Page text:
Locust Overview


Testable has support for executing Locust tests in a globally distributed fashion. We also support Locust4j for those that want to write their Locust tests in Java.

Check out the Getting Started with Locust guide for a quick introduction on how to run your tests.

This section of the documentation goes into further detail on the various options, environment variables, etc that we support when running a Locust test.

Supported Versions

Testable currently supports the following Locust and Python versions:

  • Locust: 0.14.5, 1.5.2, 2.14.2
  • Python: 2.7.6, 3.6.6, 3.7.7, 3.10
  • Locust4j: 1.0.9 1.0.14 2.2.0

The chosen versions are combined into a virtualenv on each Testable test runner when you execute your test.

Creating a Locust Scenario

There are two ways to create a Locust scenario:

  1. Create a new Test Case (Create Test button on the dashboard or Test Cases -> New… on the left nav), select Locust file during step 2.
  2. Go to an existing test case and click on the Scenario tab. Click the New Scenario button and select Locust file as the scenario type.


Locust is a Python tool but also has support for several other languages. Testable supports the following:

  1. Python (default). Write a python script that is executed by Locust.
  2. Java (Locust4j). Write your tests in Java with locust4j. Testable will automatically spin up a master and slave for each Locust instance. Results across Locust instances are then aggregated by Testable. See below for more details.


There are two ways to load your Locust code onto Testable.

  1. Upload: Upload all files/folders required to run your Locust test including scripts, csvs, etc.
  2. Version Control: Project is cloned from version control onto the test runner. The project folder becomes the working directory on the test runner when your test runs.

Locust Arguments

The scenario allows you to define all the arguments that are passed to the Locust process via command line arguments when it is run on the test runner.

This includes the locust file, host, concurrent clients, hatch rate, # of requests, locust classes, log level, step load, step users and step time.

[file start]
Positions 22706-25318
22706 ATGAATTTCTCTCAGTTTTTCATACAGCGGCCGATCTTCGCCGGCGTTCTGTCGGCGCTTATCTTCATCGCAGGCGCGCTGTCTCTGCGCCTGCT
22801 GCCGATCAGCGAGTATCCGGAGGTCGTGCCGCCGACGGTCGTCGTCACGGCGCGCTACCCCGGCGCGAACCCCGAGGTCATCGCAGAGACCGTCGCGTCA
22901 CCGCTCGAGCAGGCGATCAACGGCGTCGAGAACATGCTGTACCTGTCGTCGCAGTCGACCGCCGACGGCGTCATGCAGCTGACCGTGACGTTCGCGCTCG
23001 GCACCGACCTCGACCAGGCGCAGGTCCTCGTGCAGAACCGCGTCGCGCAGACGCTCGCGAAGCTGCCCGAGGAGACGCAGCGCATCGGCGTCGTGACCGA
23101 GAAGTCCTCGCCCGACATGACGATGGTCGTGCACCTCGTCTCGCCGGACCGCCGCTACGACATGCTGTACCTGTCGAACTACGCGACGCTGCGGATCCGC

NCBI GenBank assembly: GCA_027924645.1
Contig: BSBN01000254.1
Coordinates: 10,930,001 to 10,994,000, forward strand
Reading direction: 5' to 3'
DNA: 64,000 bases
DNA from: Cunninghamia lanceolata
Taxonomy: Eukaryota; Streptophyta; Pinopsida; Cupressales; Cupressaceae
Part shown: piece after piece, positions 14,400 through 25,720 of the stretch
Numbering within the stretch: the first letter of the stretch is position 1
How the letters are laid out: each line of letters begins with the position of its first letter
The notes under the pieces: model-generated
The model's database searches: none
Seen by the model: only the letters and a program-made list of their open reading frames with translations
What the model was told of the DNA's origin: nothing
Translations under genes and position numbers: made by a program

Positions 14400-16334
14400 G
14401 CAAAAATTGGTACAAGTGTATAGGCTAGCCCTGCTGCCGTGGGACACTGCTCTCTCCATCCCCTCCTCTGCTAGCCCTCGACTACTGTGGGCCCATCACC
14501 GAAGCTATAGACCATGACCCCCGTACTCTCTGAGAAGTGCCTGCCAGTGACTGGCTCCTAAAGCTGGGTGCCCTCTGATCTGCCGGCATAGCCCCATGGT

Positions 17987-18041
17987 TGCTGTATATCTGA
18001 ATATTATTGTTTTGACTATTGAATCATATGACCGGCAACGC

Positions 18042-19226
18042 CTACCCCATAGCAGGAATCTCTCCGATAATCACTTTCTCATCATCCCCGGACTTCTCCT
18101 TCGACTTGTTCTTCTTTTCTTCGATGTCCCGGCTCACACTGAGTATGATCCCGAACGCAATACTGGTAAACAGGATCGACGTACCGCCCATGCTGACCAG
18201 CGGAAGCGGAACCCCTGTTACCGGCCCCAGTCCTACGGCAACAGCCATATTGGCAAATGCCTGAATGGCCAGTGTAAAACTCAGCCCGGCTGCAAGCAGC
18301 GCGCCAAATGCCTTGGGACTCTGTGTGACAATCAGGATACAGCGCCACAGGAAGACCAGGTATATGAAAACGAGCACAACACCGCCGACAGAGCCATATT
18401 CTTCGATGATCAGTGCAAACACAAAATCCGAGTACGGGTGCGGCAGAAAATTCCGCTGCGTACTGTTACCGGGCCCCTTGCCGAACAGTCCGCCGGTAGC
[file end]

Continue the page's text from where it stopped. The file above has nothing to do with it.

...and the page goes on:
Upload all files required to run your Locust test including the .py files, CSVs, data files, etc. If you upload a zip file it will be unzipped automatically at runtime on the test runner.

Check the “split CSVs across test runners” to have any uploaded CSV split up across test runners when running your test.

Declared Params


Parameterizing your scenario allows you to set a value in your Test Configuration or via API and access the value within your scenario.

Parameter values can be accessed in your Python code as environment variables (e.g. parameter Abc can be accessed with environment variable PARAM_ABC).

Parameter values can also be accessed in other scenario settings (e.g. clients, hatch rate, run time, etc). For example let’s say we want to change the number of concurrent clients per Locust instance when defining our Test Configuration.

  1. Add a clients parameter in the Params section.
  2. Use this value within a property using the ${clients} syntax.
  3. When you create your Test Configuration it will ask you to specify a value for clients. This value will then be passed down into your test plan as defined above.

Read more about scenario parameters here.

Runtime Environment

See our Locust runtime environment page for a listing of all environment variables that are passed to the Locust process at test runtime.


Utilize locust4j and write your Locust tests in Java.

Your Java code will be run as a Locust slave process with each Locust4j process having a separate master local to the test runner. Results across test runners are aggregated on Testable’s reporting infrastructure.

Your code will receive the Locust master host/port via system properties LOCUST_MASTER_HOST and LOCUST_MASTER_PORT:

Locust locust = Locust.getInstance();
locust.setMasterHost(System.getProperty("LOCUST_MASTER_HOST", ""));\n' +
locust.setMasterPort(Integer.getInteger("LOCUST_MASTER_PORT", 5557));

Once you have written your code use these steps to setup a Locust4j scenario:

  1. Create a Locust scenario (see above for details).
  2. Select Language = Java
  3. Select the Source. There are various options including to create/edit your Java file directly on Testable. The options are explained in detail on the scenario page.
  4. Smoke test or create a test configuration to run your Locust4j tasks. It should work seamlessly.